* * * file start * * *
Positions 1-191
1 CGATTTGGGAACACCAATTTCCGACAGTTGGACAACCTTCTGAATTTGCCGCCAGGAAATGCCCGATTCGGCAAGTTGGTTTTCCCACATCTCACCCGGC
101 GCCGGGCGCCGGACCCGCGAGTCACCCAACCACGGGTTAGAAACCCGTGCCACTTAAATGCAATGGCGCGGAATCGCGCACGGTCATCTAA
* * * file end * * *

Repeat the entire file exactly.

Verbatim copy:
Positions 1-191
1 CGATTTGGGAACACCAATTTCCGACAGTTGGACAACCTTCTGAATTTGCCGCCAGGAAATGCCCGATTCGGCAAGTTGGTTTTCCCACATCTCACCCGGC
101 GCCGGGCGCCGGACCCGCGAGTCACCCAACCACGGGTTAGAAACCCGTGCCACTTAAATGCAATGGCGCGGAATCGCGCACGGTCATCTAA